Immortalized in pop culture as the windows Ferris Bueller visits on his famous day off, The America Windows by Chagall are back on public view after a five year absence. They were removed during construction of the new Modern Wing, to protect them from potential damage from building vibration.
Because of their former placement in an external window overlooking the courtyard, the stained glass was found to be in need of a thorough, two-year-long clean up. Now, the windows look gorgeous, the colors vibrant in their restored glory.
As glad as I was to see the Chagall windows again, I'm not crazy with where they've placed them in the museum. Their former location, while perhaps not the artist's intention, was a dramatic setting, at the end of the main gallery that most everyone passes through on their visit to the Art Institute. From a distance you could see the windows and they were really set off. No matter where you were going in the museum, you were pretty sure to view the windows in their prime location. Now, it's no surprise this spot is occupied by a gift shop.
The windows are now tucked at the end of a gallery that's not on the way to anything, stuck off in a back corner where the new wing and the old building meet. You really have to seek them out and when you do, the impact is diminished by the surrounding. They're framed by two walls and a low ceiling, which was apparently Chagall's initial intention. I found it a tad claustrophobic as opposed to soaring. There's also no way to step back and view all the windows from a bit of a distance, since there's a pillar in the way. Talk about your obstructed view.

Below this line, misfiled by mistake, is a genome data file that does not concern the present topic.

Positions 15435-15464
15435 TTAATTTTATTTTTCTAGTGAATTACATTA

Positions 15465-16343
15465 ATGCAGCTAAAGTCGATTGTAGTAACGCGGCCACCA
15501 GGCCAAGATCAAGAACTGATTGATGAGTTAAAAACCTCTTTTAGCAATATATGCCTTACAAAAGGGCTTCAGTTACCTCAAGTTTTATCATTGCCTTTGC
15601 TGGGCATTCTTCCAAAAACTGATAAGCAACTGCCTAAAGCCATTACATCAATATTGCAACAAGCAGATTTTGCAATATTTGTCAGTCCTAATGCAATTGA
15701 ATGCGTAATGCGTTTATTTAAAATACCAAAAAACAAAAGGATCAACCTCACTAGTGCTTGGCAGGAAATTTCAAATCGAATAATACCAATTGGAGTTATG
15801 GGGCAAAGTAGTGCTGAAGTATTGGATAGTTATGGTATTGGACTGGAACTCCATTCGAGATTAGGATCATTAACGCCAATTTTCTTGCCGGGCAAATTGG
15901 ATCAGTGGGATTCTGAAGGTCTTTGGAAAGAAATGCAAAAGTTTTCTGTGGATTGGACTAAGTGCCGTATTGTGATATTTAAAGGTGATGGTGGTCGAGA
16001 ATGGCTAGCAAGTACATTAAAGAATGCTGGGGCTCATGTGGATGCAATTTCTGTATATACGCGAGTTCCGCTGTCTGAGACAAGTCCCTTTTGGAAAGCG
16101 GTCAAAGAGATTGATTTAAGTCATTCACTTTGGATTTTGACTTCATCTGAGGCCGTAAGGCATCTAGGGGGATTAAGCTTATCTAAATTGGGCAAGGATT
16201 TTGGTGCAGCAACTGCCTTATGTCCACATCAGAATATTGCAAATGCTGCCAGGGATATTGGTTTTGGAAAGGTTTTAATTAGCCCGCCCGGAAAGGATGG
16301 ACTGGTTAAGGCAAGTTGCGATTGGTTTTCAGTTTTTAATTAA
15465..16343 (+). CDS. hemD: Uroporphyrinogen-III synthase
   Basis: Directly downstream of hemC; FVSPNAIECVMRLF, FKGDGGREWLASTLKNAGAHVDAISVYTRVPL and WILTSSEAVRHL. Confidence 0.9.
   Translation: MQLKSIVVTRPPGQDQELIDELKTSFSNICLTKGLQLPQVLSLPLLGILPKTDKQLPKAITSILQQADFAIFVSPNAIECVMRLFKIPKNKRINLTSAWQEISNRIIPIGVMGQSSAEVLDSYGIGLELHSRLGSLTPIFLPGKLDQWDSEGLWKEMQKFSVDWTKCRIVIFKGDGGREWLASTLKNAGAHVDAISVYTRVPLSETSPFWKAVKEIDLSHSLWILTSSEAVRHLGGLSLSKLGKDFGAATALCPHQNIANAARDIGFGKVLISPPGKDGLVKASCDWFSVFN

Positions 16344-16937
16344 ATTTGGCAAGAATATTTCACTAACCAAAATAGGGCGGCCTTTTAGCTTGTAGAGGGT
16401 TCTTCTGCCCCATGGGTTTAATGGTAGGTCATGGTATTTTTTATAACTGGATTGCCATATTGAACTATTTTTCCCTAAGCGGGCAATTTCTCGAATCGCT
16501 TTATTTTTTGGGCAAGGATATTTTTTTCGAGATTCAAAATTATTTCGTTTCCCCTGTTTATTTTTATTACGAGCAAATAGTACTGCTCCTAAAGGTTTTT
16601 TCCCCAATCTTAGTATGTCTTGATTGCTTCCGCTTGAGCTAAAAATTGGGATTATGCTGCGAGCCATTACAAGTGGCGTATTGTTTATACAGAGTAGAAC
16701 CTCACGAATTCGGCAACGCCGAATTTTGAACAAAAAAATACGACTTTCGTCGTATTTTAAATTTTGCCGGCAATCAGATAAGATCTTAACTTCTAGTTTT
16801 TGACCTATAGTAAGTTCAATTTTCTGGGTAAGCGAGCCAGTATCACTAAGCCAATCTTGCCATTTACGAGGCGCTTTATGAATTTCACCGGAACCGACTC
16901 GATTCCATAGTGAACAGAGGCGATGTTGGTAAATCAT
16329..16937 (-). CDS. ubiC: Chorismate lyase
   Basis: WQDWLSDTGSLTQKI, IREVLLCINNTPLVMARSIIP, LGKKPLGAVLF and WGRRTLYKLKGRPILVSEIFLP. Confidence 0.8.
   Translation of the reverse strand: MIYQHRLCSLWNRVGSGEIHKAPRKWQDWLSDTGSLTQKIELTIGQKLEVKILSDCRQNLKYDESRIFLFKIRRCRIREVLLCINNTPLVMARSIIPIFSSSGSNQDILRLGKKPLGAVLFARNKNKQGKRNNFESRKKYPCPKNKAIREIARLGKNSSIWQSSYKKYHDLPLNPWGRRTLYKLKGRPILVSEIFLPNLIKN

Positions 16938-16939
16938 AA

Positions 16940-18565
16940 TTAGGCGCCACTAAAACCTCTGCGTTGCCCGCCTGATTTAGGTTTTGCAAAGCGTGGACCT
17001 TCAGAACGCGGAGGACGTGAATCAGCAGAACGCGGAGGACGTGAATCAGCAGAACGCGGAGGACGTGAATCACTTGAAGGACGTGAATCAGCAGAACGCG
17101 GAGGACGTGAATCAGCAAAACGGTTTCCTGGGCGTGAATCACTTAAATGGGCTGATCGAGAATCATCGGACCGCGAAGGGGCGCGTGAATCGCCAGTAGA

Obviously, this is no art critique. Simply the opinion of a frequent visitor to the Art Institute. While I understand the need to protect the windows from the elements, I was disappointed by their choice of location and overall presentation of the windows. I'm guessing their placement near an auditorium and a large space that can be used for special events had something to do with it. It's certainly off the beaten track.